However, just because your youngster enjoys mounting tall (and not-so-tall) things doesn’t indicate they’ll just be pleased doing so. The drive to climb is rooted in a child’s need to be physically active. Keeping your toddler’s feet on the ground is a great way to avoid the stress and confusion that comes with climbing.

The first step is to realize that toddlers are not meant to remain still. It can be helpful to accept that reality when confronted with an unruly child.

Next, allow your youngster plenty of time and room to walk about in their room. A couple of hours in the backyard or on the playground is ideal, and a child may feel the need to nap or relax afterward due to exhaustion. But as soon as they wake up, they’ll be raring to go.

Keeping your child in a small area, or providing just “sit-and-be-calm” toys, is a surefire way to cause your toddler to start climbing the walls. Instead, create spaces where children can safely climb. Look for a place, whether it’s indoors or outside, that allows your youngster to be a little more independent.

That space should be filled with toys that inspire children to be active and soft things youngsters can stack up and climb on, like pillows, couch cushions, and blankets. Your child’s desire to climb can be lessened if they have a playmate nearby. Even if they’re merely playing in parallel, a climbing buddy can take away the desire for some climbers to seek out something more exhilarating.

Help Protect Young Climbers!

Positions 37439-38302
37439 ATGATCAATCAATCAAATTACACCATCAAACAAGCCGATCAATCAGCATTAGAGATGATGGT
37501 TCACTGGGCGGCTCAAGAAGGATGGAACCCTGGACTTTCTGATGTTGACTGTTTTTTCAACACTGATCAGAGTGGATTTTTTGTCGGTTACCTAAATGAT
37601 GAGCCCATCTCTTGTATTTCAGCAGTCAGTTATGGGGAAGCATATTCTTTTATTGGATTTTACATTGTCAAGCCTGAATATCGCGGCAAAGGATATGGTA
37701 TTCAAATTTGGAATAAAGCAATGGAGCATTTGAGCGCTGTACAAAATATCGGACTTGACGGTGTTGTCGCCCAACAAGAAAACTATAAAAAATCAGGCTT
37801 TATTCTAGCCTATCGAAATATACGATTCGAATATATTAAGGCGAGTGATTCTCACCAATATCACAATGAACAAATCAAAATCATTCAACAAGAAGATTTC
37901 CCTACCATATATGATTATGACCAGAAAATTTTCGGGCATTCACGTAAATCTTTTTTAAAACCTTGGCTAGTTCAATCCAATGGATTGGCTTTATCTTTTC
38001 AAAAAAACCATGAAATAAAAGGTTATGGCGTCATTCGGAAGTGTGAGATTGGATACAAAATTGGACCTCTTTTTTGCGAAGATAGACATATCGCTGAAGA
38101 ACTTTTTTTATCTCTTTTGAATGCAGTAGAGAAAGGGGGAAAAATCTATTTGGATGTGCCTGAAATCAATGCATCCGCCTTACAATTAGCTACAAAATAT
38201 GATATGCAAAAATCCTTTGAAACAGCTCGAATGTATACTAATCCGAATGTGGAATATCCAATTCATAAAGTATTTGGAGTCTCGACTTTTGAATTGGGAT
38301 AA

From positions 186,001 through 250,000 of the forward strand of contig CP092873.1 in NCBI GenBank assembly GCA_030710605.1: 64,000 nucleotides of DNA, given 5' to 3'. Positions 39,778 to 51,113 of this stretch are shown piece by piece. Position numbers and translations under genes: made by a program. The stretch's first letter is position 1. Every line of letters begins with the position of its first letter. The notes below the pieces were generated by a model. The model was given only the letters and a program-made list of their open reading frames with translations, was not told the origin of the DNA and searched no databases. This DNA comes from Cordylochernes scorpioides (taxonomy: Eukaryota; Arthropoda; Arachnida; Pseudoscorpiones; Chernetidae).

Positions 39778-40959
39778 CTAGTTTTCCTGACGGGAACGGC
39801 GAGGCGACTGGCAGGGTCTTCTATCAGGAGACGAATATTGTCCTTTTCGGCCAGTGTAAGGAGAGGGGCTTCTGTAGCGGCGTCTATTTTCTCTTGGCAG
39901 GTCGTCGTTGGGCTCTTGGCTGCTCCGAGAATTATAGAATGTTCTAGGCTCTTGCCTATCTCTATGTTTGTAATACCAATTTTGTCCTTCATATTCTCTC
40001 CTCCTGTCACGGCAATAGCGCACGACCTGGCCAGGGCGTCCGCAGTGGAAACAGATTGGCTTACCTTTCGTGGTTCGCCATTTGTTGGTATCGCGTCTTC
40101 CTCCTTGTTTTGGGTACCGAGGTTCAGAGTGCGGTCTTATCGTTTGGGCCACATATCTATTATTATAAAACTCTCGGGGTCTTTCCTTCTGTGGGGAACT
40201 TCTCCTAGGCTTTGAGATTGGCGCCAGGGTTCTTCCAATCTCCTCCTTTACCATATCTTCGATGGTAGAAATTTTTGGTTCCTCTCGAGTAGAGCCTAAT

Of course, you’ll still leap in terror every time you see your baby perched precariously on a window ledge or dangling from a chandelier despite your best efforts at acceptance and distraction. Focus on creating a safe atmosphere for tiny ones who will (inevitably) fall when you know you can’t stop them from climbing.

Keeping an eye on the security of a child’s crib is an important consideration. In most cases, it doesn’t take long for climbers to master the crib’s sides. Crib tents are one method some parents use to keep their infants secure in their cribs.

If your toddler spends a lot of time outside of the nursery, look for ways to make the space more kid-friendly, such as:

  • You can help your child access bookshelves and other high places by placing a safe step stool for toddlers near them.
  • Preparing for your child’s preschool years by putting away items that will pique the interest of curious toddlers. This is only a temporary solution.
  • As a precaution, move furniture away from the windows and double-check that all of the windows are securely fastened.

It is always a good idea to anchor heavy furniture to the wall using affordable, easy-to-install anchors (sold at hardware and home improvement stores). You can also strap down your TV if it is not already placed on the wall. If a television falls on a youngster, they can be seriously wounded or even killed.

From the Mouths of Verywell

Climbing is a developmental stage that all toddlers go through. The stress you’re feeling right now won’t last forever. You’ll be relieved when your child stops climbing on everything, but you’ll be worried when they discover something new.